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Google’s Project Loon Is Lifting Off Into Commercial Tests

The company's moonshot plan to deliver Internet access with high-flying balloons is getting closer to the real world.

Google’s Project Loon Is Lifting Off Into Commercial Tests

Photos: courtesy of Alphabet X

Google’s lab for futuristic "moonshot" projects is now bringing one of its craziest ideas—delivering Internet to the developing world via enormous balloons that drift in the sky—much closer to reality.

Project Loon, as the research is dubbed, has been in development at Google’s X division since 2012 (X is now spun off as part of Alphabet, Google's larger umbrella company). According to X director Astro Teller (read Fast Company's profile of him here), who gave a TED talk in Vancouver on Monday, the latest prototypes have been durable enough to travel the world 19 times over in 187 days and accurate enough to accurately navigate in the winds to within 500 meters of a specific point from 20,000 kilometers away. Google is now in discussions with telecommunications carriers around the world, Teller says, and plans to fly over Indonesia in "real service testing" this year.

The X team has dealt with a number of challenges in developing Loon. Using global wind data and algorithms, it had to develop a balloon network that could surf the upper atmosphere’s changing winds to navigate to particular Wi-Fi service areas. It had to make sure it get the Wi-Fi signal all the way to devices on the ground, at a high enough bandwidth to deliver access to large populations at fast speeds—Loon is now up to 15 megabits per second, says Teller, enough to stream video. The team tried and busted many different balloon designs to make it work, but he says that none of these technical challenge have been enough to kill the project yet.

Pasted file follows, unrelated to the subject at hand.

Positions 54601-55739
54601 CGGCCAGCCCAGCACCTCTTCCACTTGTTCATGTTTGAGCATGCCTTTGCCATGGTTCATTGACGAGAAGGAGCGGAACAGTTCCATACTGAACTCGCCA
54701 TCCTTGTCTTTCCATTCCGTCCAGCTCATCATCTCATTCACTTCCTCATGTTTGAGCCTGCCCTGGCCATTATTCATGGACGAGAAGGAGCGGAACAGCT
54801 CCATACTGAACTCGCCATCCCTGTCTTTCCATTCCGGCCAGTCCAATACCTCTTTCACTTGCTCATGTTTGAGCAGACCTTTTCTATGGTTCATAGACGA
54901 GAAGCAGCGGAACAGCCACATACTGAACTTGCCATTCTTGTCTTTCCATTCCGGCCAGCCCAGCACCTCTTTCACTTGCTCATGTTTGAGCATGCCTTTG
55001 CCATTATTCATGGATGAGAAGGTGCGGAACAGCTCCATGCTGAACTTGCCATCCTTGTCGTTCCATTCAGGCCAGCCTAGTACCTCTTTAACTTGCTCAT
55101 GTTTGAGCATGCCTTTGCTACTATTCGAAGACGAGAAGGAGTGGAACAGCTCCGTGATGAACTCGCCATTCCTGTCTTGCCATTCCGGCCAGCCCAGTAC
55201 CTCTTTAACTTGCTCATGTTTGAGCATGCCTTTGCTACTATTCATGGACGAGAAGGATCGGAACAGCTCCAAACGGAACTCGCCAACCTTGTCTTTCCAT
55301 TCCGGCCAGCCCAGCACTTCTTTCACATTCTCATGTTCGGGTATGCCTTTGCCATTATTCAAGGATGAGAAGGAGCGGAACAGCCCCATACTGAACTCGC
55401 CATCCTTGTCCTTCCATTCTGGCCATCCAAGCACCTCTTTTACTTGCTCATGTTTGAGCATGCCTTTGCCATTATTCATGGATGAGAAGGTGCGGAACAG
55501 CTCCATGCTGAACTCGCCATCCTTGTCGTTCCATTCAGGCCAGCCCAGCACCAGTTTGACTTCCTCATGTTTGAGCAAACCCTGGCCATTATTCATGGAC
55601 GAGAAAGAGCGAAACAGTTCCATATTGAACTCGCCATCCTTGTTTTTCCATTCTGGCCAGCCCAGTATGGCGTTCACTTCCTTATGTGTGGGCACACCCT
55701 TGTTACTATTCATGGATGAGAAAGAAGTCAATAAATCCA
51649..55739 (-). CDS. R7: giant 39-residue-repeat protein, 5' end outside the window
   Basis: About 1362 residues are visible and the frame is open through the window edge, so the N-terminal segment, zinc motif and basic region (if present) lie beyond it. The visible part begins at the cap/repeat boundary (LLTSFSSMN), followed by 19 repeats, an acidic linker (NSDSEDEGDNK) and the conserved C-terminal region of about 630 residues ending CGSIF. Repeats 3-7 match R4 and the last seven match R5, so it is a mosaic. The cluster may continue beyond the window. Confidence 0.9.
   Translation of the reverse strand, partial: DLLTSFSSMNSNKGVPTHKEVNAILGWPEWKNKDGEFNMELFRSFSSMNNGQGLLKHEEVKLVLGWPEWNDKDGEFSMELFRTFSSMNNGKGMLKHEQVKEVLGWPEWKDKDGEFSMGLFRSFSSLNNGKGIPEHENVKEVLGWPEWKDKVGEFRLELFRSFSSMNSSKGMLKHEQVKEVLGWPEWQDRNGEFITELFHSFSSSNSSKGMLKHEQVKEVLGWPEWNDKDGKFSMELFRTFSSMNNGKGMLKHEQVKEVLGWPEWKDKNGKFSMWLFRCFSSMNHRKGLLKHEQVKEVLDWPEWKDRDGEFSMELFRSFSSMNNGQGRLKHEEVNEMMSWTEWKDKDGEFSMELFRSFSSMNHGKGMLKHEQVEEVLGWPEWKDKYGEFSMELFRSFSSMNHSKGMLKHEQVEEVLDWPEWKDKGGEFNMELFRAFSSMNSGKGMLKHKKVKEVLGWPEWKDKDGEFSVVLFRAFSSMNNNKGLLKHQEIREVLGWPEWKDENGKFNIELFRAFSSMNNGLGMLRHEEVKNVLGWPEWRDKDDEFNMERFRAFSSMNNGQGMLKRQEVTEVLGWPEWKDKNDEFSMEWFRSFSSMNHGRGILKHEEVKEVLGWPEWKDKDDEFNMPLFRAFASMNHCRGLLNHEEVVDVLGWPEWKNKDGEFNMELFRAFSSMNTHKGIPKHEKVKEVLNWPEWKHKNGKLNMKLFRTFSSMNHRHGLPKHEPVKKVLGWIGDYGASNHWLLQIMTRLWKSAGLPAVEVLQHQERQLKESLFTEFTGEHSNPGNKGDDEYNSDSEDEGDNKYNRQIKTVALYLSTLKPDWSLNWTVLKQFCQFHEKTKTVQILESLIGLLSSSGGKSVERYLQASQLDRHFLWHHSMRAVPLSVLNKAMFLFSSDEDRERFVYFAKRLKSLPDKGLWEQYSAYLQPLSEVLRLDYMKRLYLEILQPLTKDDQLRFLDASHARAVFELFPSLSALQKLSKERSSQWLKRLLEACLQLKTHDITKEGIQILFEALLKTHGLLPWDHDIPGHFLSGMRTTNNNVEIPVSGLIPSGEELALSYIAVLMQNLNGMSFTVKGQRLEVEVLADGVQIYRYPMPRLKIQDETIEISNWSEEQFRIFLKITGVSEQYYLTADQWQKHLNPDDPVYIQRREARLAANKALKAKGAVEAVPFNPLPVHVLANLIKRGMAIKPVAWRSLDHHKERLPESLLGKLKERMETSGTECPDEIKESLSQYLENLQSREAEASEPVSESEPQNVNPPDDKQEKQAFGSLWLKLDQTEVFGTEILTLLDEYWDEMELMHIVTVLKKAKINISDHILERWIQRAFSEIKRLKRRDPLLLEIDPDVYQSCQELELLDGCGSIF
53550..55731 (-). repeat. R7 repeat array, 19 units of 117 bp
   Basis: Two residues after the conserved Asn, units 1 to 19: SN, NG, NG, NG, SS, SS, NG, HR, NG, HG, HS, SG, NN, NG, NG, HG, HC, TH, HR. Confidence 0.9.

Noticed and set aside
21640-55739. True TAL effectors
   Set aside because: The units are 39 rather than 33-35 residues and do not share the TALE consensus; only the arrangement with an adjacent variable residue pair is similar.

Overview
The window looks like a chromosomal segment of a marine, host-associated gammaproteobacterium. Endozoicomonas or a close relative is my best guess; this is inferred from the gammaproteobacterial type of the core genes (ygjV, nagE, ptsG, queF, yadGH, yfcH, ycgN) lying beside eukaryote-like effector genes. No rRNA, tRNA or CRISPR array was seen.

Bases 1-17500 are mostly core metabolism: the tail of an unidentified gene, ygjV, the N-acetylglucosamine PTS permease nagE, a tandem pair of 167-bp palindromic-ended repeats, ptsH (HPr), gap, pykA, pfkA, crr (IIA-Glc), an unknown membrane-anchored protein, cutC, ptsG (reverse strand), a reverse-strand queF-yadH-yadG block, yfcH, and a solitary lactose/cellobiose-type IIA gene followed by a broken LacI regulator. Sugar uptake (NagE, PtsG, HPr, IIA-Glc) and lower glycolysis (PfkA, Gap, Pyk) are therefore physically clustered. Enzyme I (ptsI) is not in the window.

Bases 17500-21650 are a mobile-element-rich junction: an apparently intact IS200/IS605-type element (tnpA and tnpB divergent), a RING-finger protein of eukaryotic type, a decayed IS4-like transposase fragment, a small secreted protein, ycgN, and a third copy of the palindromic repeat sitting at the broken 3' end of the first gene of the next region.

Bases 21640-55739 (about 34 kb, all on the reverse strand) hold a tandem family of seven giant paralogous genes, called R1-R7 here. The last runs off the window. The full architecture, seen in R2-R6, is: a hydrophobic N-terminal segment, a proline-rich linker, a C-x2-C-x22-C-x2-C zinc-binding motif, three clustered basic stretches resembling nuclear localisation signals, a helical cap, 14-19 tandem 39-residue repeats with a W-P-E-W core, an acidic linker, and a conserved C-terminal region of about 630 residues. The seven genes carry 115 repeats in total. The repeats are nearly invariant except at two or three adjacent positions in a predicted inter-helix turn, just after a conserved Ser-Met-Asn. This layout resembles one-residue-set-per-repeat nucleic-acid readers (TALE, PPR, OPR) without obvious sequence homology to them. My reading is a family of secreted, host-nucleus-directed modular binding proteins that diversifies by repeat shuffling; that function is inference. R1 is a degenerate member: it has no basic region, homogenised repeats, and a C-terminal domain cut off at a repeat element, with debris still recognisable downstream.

"We have lots more to do in terms of fine-tuning the system and reducing costs," says Teller, but "our balloons today are doing pretty much everything a complete system needs to do."

Through a variety of technologies and companies, Teller predicts that most of the world’s 7 billion people will have fast Internet within 5 to 10 years. "It will change the world in ways we can't possibly imagine," he says.

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